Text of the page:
Saturday, 23 November 2013

Bumgenius Tutorial - changing velcro/aplix to snaps/poppers.

So, you've recently scored a bunch of cheap nappies from one of the many pre-loved cloth nappy pages, or have already used ones you've previously bought and used on another child. The velcro (otherwise known as Aplix or hook and loop tape) is starting to look worn and bobbly. Or maybe you've come up with another problem, like your baby has just learnt how to undo velcro, or you just don't like the stuff.

I personally, just don't like velcro on nappies. I find that it wears badly, and I can't stand it sticking to other things in the washing machine and making them bobbly. I find snaps (poppers) make for a much more secure fit.

And also, I'm slightly mad. So I decided to change my entire stash of Bumgenius v.4 pockets over to snaps. Some were already snaps, but I had around 12 to change. After all that changing, I thought a little tutorial would be handy for others who are looking to change their nappies over too, so here we are!

You will need....
- Scissors
- Seam ripper
- Paper or thin card
- Ruler
- Pen
- Pokey thing (I used a darning needle, some pliers come with a tool just for making holes)
- Snap press or pliers (I used a hand held one, around £12)
- Snaps! (I'm using KAM type plastic snaps, size 20). You need 24 caps, 20 'female' sockets and 4 'male' bits.
- Patience

1. Look at your nappy. Pretty depressing. Let's get started on removing the old worn velcro.

2.  We'll start with the laundry tabs at the back. Simply lift the back flap of the pocket, and gently unpick the stitches using your trusty seam ripper.

3. To remove the wing velcro, I find it easiest to cut across (make sure not to cut the actual nappy) with some nice sharp scissors, and then unpick with the seam ripper.

4. Next is the waistband velcro. This needs to be done VERY VERY  gently, as you don't want to make any holes here. You can either attack it from the front, or fold the pocket inside out and go from inside. I use a bit of both. Take your time.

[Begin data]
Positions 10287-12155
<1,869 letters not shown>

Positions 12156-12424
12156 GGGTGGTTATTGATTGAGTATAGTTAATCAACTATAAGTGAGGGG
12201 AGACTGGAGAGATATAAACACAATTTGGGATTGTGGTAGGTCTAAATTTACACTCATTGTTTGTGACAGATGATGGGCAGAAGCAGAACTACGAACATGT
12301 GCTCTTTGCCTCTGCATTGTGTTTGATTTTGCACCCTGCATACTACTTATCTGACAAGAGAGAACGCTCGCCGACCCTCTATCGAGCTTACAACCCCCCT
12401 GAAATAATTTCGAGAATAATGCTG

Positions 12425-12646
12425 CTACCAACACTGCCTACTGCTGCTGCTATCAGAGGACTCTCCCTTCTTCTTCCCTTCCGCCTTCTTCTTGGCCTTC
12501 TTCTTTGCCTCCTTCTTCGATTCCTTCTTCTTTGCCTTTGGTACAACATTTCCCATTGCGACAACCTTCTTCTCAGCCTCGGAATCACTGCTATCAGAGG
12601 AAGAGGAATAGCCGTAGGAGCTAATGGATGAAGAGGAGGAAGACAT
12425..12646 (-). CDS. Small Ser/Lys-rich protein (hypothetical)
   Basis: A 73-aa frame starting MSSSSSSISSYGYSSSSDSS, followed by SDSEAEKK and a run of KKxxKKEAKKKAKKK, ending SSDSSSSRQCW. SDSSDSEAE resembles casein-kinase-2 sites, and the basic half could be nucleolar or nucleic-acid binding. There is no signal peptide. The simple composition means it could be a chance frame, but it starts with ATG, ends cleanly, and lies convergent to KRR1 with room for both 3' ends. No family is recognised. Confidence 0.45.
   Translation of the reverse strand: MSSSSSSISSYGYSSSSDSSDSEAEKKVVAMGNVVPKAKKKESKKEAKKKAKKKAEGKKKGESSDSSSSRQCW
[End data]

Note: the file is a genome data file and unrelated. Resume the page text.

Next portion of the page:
5. Now we're going to make a template for the placement of the snaps. I'm using a Bumgenius v.4 pocket for my template. You could use another nappy that you like the fit of, or I have provided the measurements below. Bumgenius nappies have 2 rows of ten female snaps along the waistband and two vertically placed male snaps on each wing. Some people prefer using just one row of snaps, it's up to you!

6. Here is my template. It is 30cm long, and 6cm wide (there is no need to taper the edges like I have done, I just like being fancy is all!). You need two horizontal lines going all the way across, one 2.5cm from the top, and another 5cm from the top. Fold your strip of paper exactly in half. From this middle line measure 1.25cm to the right and mark with a small dot. From this dot, mark out four more dots with 2.5cm in between. Do the same on both lines, for both sides, making sure the four middle dots measure 1.25cm from the middle line. You should end up with ten dots on each line, 2.5cm apart. I made mine into little crosses so I could see them easier. Hope that makes sense...if it doesn't, please let me know!

7. Using your poking tool (knitting/darning needle in my case) poke a hole through each cross. 

8. Right. Using the center rise snap as a guide, place your template on top of the nappy. Make sure the top edge of the template is flush against the top of the nappy and the middle line is in line with the center rise snap. Make sense so far? Using your pen, do a little dot through the pre-made hole. In this picture I'm using a biro, but I actually found a Sharpie or felt tip pen best. 

9. You'll be left with a series of dots along the nappy. Time for that handy poking tool again. Putting your hand with the needle INSIDE the actual pocket of the nappy, carefully locate the dot from the inside and push out. It is important to make sure you are only going through the waterproof fabric and not the stay-dry lining. You can do all twenty dots at once, or do each one after you've placed each snap. Up to you.

10. It's Snappy Happy time! These are your snaps. Far left are CAPS. Middle is FEMALE. Far right is MALE. This is how I will be referring to them from now on. You need a cap for each male and female part. So for this nappy, you will need twenty four caps, twenty females and four males.

11. Grab a cap. Putting your hand inside the pocket again, locate the hole you just made with your needle, and push the cap through.